Good Quality or Good Marketing? 

Why you should think before splurging on name brands 

Peyton Oden | Fashion Editor  

 A huge misconception about fast fashion is that only higher-end brands use sustainable methods to produce their clothes, but this is false. Major high-end companies like Prada and Chanel market their brands as classy, elegant and great quality, but they don’t have the proper systems in place to follow labor and sustainability guidelines 


 Without these guidelines, brands don’t have to check the factories where their items are being manufactured to examine if the materials being used are sustainable, good for the environment or if their labor factories are safe for their employees.

E-commerce in the fashion industry is growing day by day and branding has become a huge part in what makes a consumer buy something without any background information on the product. This leaves customers to buy low-costing products for high retail prices just because of the brand name. There are many resources to figure out if a brand provides good quality clothing while producing in a sustainable way, while also enforcing humane labor laws in their factories.

One resource is Good On You, a brand that is backed by actress Emma Watson, which strives to share information on clothing brands policies regarding sustainability and labor laws. The company rates brands on a scale of “We Avoid,” the lowest on the scale, to “Great,” being the highest on the scale.

This rating is an average score from three main areas based on people, the planet and animals. Each rating comes with an explanation, some contain information on factory conditions, materials used in garments, etc. Finding out that one of your favorite brands isn’t as sustainable as you thought can come as a huge shock, which is why Good On You provides alternative brands and prices of each item.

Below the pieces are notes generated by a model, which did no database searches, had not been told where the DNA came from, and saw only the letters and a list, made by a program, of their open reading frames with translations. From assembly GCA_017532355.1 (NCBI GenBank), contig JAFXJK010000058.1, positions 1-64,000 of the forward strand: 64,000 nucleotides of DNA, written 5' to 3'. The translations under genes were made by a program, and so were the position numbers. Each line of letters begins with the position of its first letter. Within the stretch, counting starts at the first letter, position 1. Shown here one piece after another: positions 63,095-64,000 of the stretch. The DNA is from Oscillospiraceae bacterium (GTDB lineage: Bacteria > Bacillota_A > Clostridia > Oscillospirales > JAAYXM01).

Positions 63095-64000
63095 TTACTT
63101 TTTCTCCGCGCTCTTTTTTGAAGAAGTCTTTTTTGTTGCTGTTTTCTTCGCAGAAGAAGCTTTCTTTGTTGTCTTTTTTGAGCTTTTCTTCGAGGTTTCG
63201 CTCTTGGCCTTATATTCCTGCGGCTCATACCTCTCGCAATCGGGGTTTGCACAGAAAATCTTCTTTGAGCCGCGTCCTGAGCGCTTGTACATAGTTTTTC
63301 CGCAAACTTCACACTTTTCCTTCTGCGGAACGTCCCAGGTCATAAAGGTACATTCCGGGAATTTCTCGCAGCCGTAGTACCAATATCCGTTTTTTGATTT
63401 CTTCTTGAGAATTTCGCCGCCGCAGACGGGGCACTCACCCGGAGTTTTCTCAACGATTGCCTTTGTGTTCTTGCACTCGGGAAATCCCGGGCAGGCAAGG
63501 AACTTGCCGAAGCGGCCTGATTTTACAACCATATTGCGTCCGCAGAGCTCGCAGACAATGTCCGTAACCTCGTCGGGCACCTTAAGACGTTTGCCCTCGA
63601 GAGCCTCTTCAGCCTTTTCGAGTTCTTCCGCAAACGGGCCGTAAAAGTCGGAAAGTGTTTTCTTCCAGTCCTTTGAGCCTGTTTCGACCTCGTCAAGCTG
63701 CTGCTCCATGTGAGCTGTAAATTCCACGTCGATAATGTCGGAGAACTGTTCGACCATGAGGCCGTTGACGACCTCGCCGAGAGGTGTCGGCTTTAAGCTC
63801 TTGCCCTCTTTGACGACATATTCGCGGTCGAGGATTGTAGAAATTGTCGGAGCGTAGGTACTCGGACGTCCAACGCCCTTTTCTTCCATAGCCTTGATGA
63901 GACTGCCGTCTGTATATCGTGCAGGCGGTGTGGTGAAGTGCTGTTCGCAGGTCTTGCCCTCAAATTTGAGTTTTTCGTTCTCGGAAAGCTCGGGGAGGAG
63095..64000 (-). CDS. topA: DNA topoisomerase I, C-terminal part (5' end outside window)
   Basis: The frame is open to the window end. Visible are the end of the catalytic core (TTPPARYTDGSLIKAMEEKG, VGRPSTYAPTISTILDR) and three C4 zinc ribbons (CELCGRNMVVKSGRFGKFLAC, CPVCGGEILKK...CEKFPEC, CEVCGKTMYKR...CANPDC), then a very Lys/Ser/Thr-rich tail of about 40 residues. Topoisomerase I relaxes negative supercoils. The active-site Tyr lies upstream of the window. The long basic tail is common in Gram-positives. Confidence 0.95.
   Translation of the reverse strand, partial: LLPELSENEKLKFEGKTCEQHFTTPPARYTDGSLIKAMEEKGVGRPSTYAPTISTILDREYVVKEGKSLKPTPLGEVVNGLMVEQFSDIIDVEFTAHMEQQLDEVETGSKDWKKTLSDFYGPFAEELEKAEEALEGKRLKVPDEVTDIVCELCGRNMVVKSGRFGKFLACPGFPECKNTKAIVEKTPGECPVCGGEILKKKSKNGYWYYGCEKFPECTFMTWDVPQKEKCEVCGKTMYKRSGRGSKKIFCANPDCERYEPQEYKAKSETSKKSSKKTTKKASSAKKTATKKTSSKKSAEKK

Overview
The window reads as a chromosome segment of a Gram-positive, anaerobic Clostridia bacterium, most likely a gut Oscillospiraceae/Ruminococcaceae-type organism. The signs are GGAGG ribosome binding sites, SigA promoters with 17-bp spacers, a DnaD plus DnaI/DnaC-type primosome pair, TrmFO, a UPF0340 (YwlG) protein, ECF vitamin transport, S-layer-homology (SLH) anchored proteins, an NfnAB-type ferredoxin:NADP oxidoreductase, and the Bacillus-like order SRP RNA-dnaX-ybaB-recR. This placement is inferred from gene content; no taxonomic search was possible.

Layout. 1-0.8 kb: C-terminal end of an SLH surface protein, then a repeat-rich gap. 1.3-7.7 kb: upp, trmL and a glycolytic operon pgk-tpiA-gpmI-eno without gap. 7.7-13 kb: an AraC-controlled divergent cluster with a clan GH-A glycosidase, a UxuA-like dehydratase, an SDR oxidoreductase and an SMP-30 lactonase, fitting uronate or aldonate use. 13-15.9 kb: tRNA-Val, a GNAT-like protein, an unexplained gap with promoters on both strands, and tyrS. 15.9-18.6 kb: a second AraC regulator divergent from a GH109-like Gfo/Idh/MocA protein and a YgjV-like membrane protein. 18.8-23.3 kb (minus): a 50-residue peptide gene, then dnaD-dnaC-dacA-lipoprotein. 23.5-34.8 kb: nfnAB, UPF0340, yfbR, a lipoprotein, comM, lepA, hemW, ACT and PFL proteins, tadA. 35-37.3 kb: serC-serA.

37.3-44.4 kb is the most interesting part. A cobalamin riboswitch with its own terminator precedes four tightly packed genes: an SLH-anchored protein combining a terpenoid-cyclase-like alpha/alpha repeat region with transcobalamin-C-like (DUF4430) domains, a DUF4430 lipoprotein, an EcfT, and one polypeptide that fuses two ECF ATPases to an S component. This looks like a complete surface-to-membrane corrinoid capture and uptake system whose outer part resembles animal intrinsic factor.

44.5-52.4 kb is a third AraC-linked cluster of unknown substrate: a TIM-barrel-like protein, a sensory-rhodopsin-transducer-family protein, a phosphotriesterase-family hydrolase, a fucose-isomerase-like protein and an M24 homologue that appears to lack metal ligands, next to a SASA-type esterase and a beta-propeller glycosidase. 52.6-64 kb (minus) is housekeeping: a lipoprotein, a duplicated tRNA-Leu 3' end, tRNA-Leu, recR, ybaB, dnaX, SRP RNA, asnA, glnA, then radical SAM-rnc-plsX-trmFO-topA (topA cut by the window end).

When debating on if an item is worth the price, be sure to think about how long the item will last you. With microtrends going in and out of style within a matter of days, by the time you order something to participate in a certain trend, people are already on to something better, leaving you with something that will not be worn anymore.  


If you want to participate in sustainable practices, be sure to buy items that will last you and that can be used in various different outfits. Instead of having multiple pairs of jeans both in good and bad quality, try only having one or two pairs that are good quality and donating the extra pairs. 


A bag from a high-end brand that costs over hundreds of dollars doesn’t mean a bag from the local thrift store can’t have the same quality, if not better and the same goes for other items. Sustainable brands can have ethical production standards, but they are not often affordable for many which can lead to the purchasing of fast fashion because of the conveniently low prices. 


At the end of the day, everyone has different ideas of what a good quality piece of clothing is, nonetheless, it is important to look out for brands charging more for a product just because of the brand name.  

Peyton Oden serves as our Fashion Editor. This is his first year with Alice. Peyton is from  Birmingham, Alabama and is a junior Apparel & Textiles Major with a minor in Advertising &  Public Relations. Peyton was a communications major up until two weeks before his first semester started when he changed his major to apparel & textiles with a concentration in fashion retail.